Joe stayed active following his retirement from LISD. He was hired by the First Liberty National Bank as a Marketing Officer and remained involved in education through his service on the Board of Trustees at the Region 4 Education Service Center. Joe became “Papa Joe” in March of 1986 when his only grandchild David was born in Houston. Joe could also be spotted in Liberty taking a morning walk with his AM radio headphones, watching Jeopardy, enjoying a meal with Jeann, attending worship services at the Liberty Church of Christ, or traveling with Jeann to Houston to cheer David in athletic competitions. Indeed, Joe was an avid fan of high school, collegiate, and professional sports, most especially the Texas Longhorns, and had a legendary memory of games and statistics. Joe also enjoyed traveling during retirement. Joe and Jeann celebrated their 50th wedding anniversary with friends and family in Ruidoso, New Mexico. Joe and Jeann also took road trips with David, including trips to the Pacific Northwest, New England, Washington, D.C., and the Rocky Mountains. Joe enjoyed road trips until the end, and was always eager to take a spin through Liberty County to catch some fresh air and maybe a Blizzard from Dairy Queen.
Joe is preceded in death by his beloved wife, Jeann, his most ardent cheerleader in life for 64 years; his parents Walter and Ruth Leonard, his brothers Bill Leonard, Cliff Leonard, Claude Leonard and sisters Pauline Webb and Alene Burns. He is survived by daughter Jana Tucker and husband George of Midland; son Michael Leonard and wife Colette; only grandchild and absolute joy of his life David Leonard and wife Kelly, great-grandson David Michael "Dee" Leonard III and Richard Barry Leonard due in June of 2019, all of Houston. Joe is also survived by numerous nieces and nephews whom he adored.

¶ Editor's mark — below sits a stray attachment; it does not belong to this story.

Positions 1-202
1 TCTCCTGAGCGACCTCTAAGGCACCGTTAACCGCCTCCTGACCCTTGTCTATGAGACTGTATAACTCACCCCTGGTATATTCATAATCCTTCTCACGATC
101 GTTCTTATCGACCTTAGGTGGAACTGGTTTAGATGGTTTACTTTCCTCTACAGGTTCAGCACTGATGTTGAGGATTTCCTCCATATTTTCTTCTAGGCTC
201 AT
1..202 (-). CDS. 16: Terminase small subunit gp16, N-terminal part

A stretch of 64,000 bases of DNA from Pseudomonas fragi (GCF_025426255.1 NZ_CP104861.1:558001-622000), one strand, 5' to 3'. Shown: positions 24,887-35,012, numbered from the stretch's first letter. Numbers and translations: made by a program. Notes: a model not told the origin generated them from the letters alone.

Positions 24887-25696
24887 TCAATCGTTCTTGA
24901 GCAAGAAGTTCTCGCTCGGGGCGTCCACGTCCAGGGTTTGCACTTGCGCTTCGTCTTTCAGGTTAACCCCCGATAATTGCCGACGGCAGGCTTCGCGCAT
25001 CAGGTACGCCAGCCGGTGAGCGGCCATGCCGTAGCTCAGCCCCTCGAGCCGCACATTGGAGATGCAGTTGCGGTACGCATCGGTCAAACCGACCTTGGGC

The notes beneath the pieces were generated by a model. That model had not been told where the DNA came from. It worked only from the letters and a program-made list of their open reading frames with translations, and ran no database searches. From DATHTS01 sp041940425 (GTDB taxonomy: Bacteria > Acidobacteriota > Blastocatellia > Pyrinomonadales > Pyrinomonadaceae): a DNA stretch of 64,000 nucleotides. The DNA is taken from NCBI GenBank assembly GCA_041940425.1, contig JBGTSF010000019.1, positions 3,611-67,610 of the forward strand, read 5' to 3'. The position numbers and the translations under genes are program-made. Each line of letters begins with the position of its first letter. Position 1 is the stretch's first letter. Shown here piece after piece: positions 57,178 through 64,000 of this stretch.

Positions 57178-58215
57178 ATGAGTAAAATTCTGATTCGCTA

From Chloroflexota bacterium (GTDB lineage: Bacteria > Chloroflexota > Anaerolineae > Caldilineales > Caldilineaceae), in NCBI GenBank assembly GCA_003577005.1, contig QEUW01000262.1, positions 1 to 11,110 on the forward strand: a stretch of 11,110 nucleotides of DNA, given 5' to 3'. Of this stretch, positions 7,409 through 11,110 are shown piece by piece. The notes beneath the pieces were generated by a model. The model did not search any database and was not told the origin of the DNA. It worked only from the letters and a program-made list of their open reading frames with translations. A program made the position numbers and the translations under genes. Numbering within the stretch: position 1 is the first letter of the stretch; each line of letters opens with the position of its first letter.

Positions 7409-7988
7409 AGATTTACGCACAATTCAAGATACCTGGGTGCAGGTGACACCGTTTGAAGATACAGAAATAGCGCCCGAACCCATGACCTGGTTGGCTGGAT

Friends are cordially invited to gather with the family and share remembrances of Joe during a reception to be held from five o’clock in the afternoon until seven o’clock in the evening Friday, the 12th of April, at Allison Funeral Home, 1101 North Travis, Liberty, Texas.
The memorial service will begin at one o’clock in the afternoon on Saturday, the 13th of April, at Liberty Church of Christ, 3201 North Main, Liberty, Texas. Burial will be at Cooke Cemetery, 1906 Lakeland Drive, Liberty, Texas. Honorary pallbearers will be Jay Arnold, Dr. Jerry Barber, Rusty Blair, Dr. Reese Brown, Frank Neal Griffin, Dr. Hugh Hayes, David Michael Leonard, Jr., David Mearns, Ray Milenz, Dennis Odell, Carl Pickett, Ed Pickett, Sheriff Bobby Rader, Randy Schulz, Mike Smith, Judge Don Taylor, and Alan Waldrop.
As Joe would say, “blessings shared are not divided but multiplied.” So, in lieu of customary remembrances, the family requests memorial contributions be directed to the Liberty ISD Education Foundation, attention M.J. “Joe” Leonard Endowment, P.O. Box 10437, Liberty, Texas 77575 or the Liberty Church of Christ, 3201 N. Main St, Liberty, Texas.